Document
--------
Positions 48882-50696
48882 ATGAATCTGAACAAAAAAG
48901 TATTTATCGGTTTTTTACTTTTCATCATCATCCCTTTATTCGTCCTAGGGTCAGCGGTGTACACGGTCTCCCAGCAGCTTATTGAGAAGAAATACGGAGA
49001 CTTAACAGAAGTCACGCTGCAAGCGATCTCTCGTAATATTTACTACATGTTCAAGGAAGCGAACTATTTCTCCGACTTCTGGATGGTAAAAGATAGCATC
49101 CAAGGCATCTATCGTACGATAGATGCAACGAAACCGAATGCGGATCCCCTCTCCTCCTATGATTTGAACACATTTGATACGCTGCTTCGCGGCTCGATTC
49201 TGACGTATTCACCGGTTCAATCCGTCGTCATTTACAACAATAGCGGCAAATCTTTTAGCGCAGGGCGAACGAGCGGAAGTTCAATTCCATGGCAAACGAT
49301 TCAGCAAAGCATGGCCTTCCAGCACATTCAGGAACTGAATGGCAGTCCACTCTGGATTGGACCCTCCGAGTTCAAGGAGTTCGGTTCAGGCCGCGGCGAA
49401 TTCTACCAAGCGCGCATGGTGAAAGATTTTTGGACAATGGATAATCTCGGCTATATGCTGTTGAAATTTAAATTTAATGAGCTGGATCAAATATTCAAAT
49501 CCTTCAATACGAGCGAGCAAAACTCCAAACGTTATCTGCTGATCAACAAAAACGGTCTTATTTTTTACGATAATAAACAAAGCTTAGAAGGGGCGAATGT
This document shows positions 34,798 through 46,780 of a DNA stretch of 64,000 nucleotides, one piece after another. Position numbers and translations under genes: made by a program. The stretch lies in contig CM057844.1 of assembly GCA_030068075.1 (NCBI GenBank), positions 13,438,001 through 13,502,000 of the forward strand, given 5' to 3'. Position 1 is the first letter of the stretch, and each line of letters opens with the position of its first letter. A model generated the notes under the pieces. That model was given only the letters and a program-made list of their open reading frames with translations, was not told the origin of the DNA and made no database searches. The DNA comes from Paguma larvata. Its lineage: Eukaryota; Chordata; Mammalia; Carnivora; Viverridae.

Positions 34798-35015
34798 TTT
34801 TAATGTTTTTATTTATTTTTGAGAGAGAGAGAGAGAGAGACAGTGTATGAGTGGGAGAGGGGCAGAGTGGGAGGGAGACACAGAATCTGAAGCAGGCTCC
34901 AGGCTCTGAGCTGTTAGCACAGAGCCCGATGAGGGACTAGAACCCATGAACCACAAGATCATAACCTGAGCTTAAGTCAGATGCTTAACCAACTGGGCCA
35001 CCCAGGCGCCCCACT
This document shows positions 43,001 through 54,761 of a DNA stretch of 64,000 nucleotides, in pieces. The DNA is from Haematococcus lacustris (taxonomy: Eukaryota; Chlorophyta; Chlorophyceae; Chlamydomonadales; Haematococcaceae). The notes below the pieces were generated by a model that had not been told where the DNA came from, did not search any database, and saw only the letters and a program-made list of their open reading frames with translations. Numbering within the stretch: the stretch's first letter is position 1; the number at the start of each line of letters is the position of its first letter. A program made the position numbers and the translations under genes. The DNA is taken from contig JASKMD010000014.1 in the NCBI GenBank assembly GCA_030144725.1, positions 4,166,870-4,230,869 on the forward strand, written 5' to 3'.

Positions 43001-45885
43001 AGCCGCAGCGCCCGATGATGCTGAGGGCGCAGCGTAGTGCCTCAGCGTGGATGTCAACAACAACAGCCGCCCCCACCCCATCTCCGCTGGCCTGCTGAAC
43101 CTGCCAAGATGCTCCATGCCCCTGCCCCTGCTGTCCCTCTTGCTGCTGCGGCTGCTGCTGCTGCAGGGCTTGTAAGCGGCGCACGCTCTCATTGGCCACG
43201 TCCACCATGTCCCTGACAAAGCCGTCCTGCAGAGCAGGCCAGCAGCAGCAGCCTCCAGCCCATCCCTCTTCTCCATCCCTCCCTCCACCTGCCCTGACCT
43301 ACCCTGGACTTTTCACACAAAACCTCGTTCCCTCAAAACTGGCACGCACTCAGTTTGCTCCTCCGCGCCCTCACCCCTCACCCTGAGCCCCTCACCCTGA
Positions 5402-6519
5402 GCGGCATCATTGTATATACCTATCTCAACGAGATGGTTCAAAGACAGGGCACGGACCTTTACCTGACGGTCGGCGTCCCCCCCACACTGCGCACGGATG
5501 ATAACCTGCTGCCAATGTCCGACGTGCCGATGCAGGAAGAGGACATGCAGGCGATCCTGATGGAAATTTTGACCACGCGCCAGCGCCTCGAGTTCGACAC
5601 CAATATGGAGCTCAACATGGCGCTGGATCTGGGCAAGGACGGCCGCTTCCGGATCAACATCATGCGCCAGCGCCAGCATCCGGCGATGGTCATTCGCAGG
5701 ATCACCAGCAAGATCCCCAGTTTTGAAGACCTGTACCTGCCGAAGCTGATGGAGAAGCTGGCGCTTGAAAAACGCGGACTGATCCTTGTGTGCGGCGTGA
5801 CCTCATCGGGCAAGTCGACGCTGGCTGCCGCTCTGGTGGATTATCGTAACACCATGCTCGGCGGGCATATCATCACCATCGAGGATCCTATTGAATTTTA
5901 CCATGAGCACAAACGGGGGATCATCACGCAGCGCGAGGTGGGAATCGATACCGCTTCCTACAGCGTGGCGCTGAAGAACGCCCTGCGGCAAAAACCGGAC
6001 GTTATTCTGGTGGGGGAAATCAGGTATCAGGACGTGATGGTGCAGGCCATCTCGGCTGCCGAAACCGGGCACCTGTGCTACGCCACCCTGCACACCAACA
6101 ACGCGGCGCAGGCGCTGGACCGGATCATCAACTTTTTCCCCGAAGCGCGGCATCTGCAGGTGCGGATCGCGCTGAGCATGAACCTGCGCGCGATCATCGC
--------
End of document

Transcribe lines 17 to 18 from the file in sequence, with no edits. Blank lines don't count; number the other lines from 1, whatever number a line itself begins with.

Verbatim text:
Positions 43001-45885
43001 AGCCGCAGCGCCCGATGATGCTGAGGGCGCAGCGTAGTGCCTCAGCGTGGATGTCAACAACAACAGCCGCCCCCACCCCATCTCCGCTGGCCTGCTGAAC